You can certainly refine the way the plane flies using leadout sweep better than rudder or engine offset. Even though most plans call for rudder offset, it's not needed. Look at a modern combat plane, it has no rudder. They also use little or no engine offset. I only put offset in 1/2A's due to flying into the wind. What little performance they will suffer from slowing down due to offset they will make up with line tension. I wouldn't just assume that moving your leadout exit either forward or backwards shooting from the hip will make your model fly ok. You really need to test it by holding it as this is the way the model is going to fly in the air. I've seen many racing planes even use 1 deg of engine inset to help with keeping up the speed of the model. For those that fly old time stunt, the builders need to have the leadout exits as per plan as this is key in how the model was designed and how they flew the models back then. This doesn't mean that they're in the correct location and the model would probably fly better if they were relocated. I know many that cheat them forward. Bellcrank positions from nose to tail are generally placed about 1/3rd of the chord from the leading edge which is close to the CG. This is also within the widest parameter of the airfoil. Location from tip to tip, (left to right) are usually placed where everything functions properly. Ken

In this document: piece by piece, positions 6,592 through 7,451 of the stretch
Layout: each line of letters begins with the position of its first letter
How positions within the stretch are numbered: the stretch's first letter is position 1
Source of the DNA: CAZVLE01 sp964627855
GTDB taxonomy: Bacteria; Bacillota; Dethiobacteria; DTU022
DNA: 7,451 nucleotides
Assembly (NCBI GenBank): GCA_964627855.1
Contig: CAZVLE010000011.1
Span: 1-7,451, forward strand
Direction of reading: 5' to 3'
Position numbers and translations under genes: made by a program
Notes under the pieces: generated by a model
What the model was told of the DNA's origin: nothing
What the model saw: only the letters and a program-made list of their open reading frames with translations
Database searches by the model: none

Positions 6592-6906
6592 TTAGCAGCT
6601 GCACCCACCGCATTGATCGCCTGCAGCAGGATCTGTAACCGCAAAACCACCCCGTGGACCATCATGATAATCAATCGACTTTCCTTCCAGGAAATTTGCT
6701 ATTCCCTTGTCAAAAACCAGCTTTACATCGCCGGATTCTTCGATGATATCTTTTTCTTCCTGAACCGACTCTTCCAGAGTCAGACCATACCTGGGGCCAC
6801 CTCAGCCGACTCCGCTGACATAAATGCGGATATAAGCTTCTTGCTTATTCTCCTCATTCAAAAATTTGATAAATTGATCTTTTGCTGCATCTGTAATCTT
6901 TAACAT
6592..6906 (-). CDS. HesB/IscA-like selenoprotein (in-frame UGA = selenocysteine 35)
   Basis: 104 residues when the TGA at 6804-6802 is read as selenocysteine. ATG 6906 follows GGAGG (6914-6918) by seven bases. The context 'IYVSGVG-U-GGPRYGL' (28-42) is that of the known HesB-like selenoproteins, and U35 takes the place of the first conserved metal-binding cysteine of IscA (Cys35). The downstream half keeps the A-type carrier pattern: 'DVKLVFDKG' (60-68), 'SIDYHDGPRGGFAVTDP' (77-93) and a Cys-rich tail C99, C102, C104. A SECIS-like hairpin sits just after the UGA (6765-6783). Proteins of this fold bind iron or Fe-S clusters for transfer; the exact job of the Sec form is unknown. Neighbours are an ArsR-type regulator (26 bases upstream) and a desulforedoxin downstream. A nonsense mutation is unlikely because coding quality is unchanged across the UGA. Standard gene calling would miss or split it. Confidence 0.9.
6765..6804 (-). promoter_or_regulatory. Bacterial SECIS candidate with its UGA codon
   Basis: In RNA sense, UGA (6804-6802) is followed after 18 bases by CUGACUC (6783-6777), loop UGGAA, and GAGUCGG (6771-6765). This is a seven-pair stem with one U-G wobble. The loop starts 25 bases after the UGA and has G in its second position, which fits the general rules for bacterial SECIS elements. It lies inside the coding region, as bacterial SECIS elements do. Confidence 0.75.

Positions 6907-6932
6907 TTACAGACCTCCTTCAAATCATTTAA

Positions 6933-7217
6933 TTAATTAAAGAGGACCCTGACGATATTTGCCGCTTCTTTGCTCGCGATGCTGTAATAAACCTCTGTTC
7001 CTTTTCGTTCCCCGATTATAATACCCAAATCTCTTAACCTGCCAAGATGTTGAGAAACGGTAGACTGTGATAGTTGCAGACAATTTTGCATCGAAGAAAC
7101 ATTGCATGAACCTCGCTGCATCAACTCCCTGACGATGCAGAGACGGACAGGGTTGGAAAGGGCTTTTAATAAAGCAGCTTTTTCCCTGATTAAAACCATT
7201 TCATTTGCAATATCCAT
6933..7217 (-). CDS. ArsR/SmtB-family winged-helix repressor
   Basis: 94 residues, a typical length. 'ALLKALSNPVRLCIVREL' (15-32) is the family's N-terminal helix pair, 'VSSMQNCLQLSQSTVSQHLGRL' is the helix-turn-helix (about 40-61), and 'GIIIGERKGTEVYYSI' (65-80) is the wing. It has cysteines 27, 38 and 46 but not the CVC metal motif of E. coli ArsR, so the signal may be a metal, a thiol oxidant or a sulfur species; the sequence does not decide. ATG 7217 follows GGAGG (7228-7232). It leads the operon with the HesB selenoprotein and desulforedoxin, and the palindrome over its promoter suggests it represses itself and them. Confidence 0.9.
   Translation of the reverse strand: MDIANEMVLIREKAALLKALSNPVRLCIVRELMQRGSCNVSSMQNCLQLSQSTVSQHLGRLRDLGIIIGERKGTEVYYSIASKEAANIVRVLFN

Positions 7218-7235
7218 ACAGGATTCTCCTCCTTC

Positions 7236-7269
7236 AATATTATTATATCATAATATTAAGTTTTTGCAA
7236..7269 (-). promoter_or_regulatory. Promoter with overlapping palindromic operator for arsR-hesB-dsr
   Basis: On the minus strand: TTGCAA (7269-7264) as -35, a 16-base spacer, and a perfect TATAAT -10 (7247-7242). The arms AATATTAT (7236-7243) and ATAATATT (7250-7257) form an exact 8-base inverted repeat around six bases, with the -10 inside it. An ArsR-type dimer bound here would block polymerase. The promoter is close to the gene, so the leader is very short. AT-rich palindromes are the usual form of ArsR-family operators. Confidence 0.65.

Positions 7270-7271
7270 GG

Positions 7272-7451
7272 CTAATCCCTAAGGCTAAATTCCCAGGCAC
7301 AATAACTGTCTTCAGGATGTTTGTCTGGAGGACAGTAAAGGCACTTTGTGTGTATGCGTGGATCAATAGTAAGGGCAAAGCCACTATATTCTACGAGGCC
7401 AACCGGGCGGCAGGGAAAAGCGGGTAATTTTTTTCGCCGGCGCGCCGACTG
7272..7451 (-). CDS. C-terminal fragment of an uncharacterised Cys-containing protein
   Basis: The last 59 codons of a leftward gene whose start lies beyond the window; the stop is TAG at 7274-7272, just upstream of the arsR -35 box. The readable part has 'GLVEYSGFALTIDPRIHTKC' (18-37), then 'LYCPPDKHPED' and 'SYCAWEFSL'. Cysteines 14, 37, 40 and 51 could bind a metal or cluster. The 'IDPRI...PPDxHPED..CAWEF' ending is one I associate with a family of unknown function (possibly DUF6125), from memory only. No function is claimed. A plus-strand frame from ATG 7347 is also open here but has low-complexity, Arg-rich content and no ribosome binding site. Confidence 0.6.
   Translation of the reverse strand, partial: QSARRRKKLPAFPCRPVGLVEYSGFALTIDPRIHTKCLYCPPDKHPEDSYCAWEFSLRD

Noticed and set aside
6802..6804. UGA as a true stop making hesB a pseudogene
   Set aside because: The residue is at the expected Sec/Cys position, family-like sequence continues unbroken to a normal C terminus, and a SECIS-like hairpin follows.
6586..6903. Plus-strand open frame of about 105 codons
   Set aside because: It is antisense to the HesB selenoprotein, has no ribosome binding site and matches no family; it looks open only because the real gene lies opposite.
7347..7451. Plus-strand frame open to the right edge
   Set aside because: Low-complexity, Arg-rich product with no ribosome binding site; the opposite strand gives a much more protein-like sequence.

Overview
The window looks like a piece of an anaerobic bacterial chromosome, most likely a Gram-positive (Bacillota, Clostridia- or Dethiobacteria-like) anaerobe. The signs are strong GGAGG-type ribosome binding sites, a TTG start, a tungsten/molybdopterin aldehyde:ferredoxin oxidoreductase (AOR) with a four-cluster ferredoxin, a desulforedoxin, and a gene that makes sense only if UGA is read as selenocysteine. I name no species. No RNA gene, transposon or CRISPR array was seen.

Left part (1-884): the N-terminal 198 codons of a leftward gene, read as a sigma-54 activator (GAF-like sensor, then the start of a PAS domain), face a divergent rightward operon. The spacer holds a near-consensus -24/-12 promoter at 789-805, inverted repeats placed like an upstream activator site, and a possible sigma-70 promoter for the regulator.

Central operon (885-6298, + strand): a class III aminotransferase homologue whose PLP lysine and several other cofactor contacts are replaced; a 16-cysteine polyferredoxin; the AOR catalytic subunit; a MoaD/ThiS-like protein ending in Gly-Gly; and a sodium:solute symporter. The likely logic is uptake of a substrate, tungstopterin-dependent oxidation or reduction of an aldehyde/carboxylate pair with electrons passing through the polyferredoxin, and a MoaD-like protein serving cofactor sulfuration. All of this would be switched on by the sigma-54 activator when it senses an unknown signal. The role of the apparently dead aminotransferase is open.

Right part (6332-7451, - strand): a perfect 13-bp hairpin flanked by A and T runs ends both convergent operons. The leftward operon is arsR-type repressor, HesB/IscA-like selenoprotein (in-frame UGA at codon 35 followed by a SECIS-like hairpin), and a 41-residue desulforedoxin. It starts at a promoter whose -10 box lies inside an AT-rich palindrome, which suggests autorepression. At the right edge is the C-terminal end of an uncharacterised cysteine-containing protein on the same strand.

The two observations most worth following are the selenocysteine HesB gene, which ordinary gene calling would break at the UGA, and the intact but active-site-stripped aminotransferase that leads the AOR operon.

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Post  andrew Mon Jul 09, 2012 11:39 am

shawn cook wrote:I'm not sure but I believe I do understand the initial question. I believe Andrew was asking how important the bellcrank location is in regards of wingtip to wingtip not so much nose to tail. In other words if you have a profile plane where would the ultimate spot be for location.

Ken

That's correct --- and here's why I posed the question. We usually concern ourselves with the general term center of gravity. This is literally the center of mass, but almost always expressed in the pitch axis. But, there are two others, one in the roll axis and one in yaw. For R/C, pitch CG is most important; roll CG can usually be trimmed out; yaw CG seems to have little impact.

C/L is different, and as Ken pointed out, poor placement of the bellcrank can lead to trim issues. We need line tension, but excessive crabbing scrubs off speed which is counter-productive to good line feel. He also talked about the plane working against itself -- which we want to avoid.

That brings up lateral placement. If I took a 12" ruler and drilled holes at one inch increments for tying a string, at every location except the 6" mark, when I swing that ruler around my head, the heavy side will flip to the outside of the circle. If I mount the bellcrank to the right of the centerline (probably close to the lateral center of mass), the plane will try to roll the heavy side out and only the leadouts will keep this from happening. If the pivot point is to the left of the center of mass, flying counterclockwise, the heavy side is on the outside and the plane should be more stable in the roll axis and hopefully, be more inclined to fly level in the horizontal plane.